The results of a pre-poll survey for Gujarat were released by a leading media house this week, soon after Prime Minister Narendra Modi inaugurated the Bharatiya Janata Party’s (BJP) election campaign in the state.
The survey has four principal findings:
● The BJP will win a record 135-143 assembly seats in a house of 182.
● The Congress will be reduced to 36-44 seats, and a historically low vote share of 32 per cent.
● The Aam Aadmi Party (AAP) will surge to 18 per cent, dent the Congress badly by cutting heavily into its votes, but still not win more than 0-2 seats.
● The BJP’s sweep, the Congress’ decline, and the AAP’s surge, will follow roughly-similar patterns in all the four regions of the state — Saurashtra-plus-Kutch, north Gujarat, central Gujarat and south Gujarat.
Here are the survey results along with those of the 2017 Gujarat assembly elections:
And this is a map of the region-wise survey results.
How Representative Is This Survey?
While its seat projections conform broadly with this writer’s calculations and ground reports, the survey’s predicted vote shares do not. There are multiple reasons for this assessment.
First, a decline of the ‘Others’ vote by over half (from 9.4 per cent in 2017 to 4 now), and most of it going to the AAP, is difficult to digest.
This is because the ‘Others’ have consistently polled around, or over, 10 per cent in Gujarat right from the first assembly election.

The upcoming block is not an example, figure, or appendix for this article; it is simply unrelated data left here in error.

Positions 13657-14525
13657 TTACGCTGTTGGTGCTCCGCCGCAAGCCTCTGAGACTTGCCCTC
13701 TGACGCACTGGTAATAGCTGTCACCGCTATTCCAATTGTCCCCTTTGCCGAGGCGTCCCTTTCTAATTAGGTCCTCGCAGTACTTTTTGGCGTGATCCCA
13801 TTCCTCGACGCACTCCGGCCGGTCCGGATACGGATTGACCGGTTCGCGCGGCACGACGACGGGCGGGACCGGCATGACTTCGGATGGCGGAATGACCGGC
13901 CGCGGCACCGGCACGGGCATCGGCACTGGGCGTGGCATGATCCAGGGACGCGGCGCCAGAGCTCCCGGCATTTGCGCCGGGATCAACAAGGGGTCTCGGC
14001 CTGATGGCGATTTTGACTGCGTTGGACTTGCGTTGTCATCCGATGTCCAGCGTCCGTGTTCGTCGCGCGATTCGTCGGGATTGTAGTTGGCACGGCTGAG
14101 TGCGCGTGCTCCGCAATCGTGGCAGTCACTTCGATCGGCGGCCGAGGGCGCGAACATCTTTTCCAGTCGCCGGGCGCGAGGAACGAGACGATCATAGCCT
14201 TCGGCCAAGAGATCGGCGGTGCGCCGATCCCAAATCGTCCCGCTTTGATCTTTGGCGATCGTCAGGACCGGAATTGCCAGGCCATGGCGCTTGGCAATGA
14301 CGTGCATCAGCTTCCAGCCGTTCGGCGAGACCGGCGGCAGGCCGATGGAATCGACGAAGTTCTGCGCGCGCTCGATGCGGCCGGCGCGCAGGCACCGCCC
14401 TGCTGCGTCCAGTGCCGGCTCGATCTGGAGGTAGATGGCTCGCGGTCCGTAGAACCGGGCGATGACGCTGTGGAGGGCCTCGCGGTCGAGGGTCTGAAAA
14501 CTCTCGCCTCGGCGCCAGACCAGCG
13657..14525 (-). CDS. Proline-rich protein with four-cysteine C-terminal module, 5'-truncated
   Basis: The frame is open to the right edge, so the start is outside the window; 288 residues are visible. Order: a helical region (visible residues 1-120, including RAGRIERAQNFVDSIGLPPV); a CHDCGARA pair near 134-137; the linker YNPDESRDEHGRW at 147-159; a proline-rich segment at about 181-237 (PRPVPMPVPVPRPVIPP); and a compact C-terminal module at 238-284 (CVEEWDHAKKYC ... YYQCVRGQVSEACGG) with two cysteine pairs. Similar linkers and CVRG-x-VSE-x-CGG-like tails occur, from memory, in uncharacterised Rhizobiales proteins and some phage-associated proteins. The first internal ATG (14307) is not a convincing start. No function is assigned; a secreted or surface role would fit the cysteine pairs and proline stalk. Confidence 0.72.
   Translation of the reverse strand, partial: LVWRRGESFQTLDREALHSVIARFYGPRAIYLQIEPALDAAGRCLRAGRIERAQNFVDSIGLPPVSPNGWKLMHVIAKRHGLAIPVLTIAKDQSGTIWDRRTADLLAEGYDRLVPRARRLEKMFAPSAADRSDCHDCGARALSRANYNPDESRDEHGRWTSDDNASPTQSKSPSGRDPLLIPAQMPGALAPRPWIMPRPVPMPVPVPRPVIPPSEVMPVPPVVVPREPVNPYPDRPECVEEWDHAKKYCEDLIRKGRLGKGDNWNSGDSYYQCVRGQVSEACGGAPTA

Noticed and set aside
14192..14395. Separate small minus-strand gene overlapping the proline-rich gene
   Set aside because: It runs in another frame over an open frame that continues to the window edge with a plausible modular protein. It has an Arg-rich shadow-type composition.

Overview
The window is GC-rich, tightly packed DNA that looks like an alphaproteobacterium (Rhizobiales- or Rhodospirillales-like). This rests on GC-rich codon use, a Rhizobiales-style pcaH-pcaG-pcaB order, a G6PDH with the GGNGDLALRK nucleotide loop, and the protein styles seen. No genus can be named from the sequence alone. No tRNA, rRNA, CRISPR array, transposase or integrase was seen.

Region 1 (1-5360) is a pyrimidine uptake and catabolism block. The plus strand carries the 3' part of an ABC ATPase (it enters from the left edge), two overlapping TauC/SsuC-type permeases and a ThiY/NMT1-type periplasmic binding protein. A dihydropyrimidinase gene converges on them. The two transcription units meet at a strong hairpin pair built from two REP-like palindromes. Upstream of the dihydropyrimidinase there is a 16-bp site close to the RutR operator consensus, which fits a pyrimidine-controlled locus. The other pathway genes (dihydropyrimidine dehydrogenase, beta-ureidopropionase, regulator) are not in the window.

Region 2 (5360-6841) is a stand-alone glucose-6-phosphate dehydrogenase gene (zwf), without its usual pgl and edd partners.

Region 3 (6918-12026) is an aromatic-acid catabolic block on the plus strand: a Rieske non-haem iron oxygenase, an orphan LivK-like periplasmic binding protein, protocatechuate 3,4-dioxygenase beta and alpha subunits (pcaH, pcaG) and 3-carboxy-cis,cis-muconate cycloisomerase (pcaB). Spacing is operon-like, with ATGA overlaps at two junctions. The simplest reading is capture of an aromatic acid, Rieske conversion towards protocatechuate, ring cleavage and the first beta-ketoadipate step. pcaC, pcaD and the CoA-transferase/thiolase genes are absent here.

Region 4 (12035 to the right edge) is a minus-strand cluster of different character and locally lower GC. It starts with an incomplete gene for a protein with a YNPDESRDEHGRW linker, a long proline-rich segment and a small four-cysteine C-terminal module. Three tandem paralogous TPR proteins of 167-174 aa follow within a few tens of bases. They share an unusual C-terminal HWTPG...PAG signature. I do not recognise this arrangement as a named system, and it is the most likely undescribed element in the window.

This has been the case particularly in the past three decades, when the contest in Gujarat became rigidly bipolar between the Congress and the BJP.
Second, a secular swing of nearly 10 per cent votes directly from the Congress to the AAP is not supported by ground reports.
On the contrary, the news reports of the past six months have been of a steady exodus to the BJP by sitting Congress MLAs and party functionaries.
In May 2022, Congress MLA Ashwin Kotwal for Khedbrahma seat (a reserved tribal constituency and a solid Congress hold) resigned from the assembly and joined the BJP.
On 4 October, Harshad Ribadiya, the sitting Congress MLA for Visavadar (another seat where the BJP has performed poorly in the past few elections) resigned from the assembly.
He is expected to join the BJP shortly.
Third, according to the ABP-C-Voter survey, the Congress is set to lose 37 seats to the BJP while losing 9.4 per cent vote share to the AAP.
This doesn’t add up, even if the basic concept does — that the AAP cuts the Congress vote to the BJP’s advantage.
The reason is that a detailed victory margin analysis of the 2017 assembly elections showed that the Congress won 31 seats with a victory margin of under 5 per cent, and a narrow, average win margin of just 2.5 per cent.
Consequently, there is a next-to-nil chance of the Congress losing ‘only’ 37 seats even after its vote share plummets by nearly 10 per cent.
In other words, if the Congress’ vote share reduces by 10 per cent as the survey predicts, it will lose a lot more than 37 seats (all to the BJP).
Equally, if the survey predicts that the Congress will lose 37 seats, then the associated vote share decline (to the AAP) has to be much less. But it can’t be both at the same time.
Four, the survey predicts that the BJP’s vote share will reduce by 2.1 per cent, with most of it going to the AAP.
This is a significant figure by Gujarat standards. Now, we wouldn’t normally dispute such a finding, but there are inherent contradictions.